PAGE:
Team:Jefferson VA SciCOS/Safety



Would any of your project ideas raise safety issues in terms of researcher safety, public safety, or environmental safety?
The organism we used was the NEB-10 strain of E. coli (Biosafety level 1). If it were to be accidentally released, the risks would be minimal, because this strain of E. coli cannot survive outside of a controlled lab environment. The primary source of safety concern in this experiment would be the Bunsen burners used to create a convection current of air to prevent foreign pathogens from contaminating cultures. However, all the researchers have experience with performing experiments nearby Bunsen burners, and as such these pose minimal risk.

Do any of the new BioBrick parts (or devices) that you made this year raise safety issues?
The BFP split gene part that we made is based on a protocol that was developed by a 2007 iGEM team. Since the part functions as a reporter gene, we do not see any safety issues that could arise due to fluorescence. In addition, this part is connected to a pathway that was submitted by a previous iGEM team and has already been accepted by the registry. The moderate ribosome binding site that connects the rest of the pathway and the split BFP gene, B0032, is also part of the registry already.

If yes, did you document these issues in the Registry? Not applicable.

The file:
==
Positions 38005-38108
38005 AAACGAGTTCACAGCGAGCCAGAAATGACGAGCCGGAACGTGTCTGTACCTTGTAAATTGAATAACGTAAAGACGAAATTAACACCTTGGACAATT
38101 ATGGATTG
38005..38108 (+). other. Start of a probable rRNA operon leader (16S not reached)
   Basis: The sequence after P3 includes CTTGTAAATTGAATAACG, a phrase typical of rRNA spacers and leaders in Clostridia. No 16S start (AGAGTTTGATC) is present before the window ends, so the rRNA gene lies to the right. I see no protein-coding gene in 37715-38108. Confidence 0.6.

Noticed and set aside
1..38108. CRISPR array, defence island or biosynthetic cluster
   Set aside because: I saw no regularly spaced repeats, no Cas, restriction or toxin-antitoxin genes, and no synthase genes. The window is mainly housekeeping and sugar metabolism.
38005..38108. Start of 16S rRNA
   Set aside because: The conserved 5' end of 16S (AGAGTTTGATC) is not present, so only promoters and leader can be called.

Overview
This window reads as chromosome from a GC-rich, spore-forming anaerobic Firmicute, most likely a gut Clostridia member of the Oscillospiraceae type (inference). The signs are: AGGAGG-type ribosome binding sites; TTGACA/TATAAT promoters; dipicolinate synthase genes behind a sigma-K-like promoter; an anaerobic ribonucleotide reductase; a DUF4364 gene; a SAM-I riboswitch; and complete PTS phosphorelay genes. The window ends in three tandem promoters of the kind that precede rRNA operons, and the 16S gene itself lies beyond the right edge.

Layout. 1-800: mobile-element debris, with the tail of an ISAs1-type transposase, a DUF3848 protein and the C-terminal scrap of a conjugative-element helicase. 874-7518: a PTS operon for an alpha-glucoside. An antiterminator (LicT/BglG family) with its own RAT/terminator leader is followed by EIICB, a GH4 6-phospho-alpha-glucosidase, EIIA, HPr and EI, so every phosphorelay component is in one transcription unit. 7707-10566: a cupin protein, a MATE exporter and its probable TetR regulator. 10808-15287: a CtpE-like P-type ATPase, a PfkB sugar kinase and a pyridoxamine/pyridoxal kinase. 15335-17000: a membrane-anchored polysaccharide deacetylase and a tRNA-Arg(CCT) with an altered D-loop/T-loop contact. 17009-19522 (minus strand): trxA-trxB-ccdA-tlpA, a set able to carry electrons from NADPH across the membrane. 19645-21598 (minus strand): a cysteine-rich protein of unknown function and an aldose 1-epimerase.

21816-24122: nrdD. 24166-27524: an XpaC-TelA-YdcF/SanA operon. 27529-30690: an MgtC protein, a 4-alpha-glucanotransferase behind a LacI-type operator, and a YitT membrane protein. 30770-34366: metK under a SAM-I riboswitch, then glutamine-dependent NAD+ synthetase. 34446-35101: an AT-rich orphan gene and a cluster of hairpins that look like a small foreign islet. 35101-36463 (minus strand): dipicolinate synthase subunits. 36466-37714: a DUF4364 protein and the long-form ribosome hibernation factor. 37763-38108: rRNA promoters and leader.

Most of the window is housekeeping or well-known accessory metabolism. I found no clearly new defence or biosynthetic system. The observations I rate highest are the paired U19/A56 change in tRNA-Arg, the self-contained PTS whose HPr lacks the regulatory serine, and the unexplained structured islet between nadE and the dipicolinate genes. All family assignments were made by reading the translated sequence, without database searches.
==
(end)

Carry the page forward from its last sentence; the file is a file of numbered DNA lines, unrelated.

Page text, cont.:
How did you manage to handle the safety issue? Not applicable.

How could other teams learn from your experience? Not applicable.

Is there a local biosafety group, committee, or review board at your institution? Being a high school, TJHSST does not have an official review board to provide oversight. However, the lab directors in charge of the biotechnology department served the same role by requiring all purchases, protocols, and experiments to be approved by them prior to any action being taken. Within our own iGEM team, we formed a subcommittee who approved any suggestions prior to sending them to the lab directors for approval, and who also familiarized themselves with the protocols necessary to guarantee a safe environment.

Do you have any other ideas how to deal with safety issues that could be useful for future iGEM competitions? How could parts, devices and systems be made even safer through biosafety engineering?
We believe that organization and planning are especially important for safety. Mistakes and accidents are only more likely to occur when people are unsure of exactly what they are doing or when there are too many people attempting to perform the same task. The parts and chassis themselves are already quite safe, as only an optimum lab environment can sustain them, negating the possibility of devices being able to propagate beyond the lab by themselves. Where there is room for improvement is in the behaviors of the researchers themselves. Adequate training and preparedness is vital for researchers to maintain a safe and controlled lab environment.